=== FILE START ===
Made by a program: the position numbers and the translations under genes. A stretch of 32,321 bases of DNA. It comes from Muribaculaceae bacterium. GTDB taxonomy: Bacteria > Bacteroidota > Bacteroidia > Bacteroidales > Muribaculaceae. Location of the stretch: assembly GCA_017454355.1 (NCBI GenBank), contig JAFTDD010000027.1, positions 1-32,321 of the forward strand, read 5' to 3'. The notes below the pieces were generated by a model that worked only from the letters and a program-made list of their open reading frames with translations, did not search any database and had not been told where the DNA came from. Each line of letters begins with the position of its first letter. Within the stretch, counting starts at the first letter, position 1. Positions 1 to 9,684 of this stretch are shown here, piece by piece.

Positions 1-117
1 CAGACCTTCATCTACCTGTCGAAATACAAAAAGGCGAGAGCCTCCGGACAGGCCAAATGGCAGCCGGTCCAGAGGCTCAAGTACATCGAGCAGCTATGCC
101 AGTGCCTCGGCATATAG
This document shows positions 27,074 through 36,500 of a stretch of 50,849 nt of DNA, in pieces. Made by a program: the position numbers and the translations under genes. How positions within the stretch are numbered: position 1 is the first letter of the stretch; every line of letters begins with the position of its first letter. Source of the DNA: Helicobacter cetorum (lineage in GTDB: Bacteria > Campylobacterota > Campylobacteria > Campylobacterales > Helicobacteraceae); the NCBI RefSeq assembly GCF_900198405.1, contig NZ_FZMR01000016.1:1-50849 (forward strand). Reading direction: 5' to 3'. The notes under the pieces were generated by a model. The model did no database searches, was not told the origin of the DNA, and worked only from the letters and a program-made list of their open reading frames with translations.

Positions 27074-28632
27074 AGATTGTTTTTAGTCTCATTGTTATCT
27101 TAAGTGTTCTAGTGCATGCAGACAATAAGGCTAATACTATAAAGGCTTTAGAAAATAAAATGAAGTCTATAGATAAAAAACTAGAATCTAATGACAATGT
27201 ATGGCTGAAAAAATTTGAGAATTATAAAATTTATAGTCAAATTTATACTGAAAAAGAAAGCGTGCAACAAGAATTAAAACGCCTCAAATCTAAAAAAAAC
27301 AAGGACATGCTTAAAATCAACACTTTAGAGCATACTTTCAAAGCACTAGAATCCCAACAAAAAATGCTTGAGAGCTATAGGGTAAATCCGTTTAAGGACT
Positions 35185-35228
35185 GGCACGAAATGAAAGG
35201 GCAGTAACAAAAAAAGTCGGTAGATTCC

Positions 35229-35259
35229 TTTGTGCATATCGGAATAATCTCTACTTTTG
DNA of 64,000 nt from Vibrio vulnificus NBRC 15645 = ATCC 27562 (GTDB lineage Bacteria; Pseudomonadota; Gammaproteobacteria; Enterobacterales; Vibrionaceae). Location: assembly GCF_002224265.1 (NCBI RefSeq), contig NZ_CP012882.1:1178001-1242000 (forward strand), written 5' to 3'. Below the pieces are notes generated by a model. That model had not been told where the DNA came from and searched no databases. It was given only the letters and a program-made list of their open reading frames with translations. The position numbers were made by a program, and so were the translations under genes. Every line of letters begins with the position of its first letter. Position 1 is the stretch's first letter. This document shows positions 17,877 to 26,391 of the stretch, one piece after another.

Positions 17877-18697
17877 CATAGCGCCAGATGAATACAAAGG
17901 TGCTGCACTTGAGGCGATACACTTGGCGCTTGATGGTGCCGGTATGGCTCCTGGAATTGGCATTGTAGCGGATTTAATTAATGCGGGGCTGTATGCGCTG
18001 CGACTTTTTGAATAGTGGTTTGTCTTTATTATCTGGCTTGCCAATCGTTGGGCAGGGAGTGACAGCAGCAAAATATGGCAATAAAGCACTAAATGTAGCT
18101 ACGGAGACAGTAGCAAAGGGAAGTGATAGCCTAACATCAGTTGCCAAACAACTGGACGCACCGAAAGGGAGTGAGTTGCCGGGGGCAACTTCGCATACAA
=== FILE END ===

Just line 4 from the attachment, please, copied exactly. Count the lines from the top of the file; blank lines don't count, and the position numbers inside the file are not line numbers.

101 AGTGCCTCGGCATATAG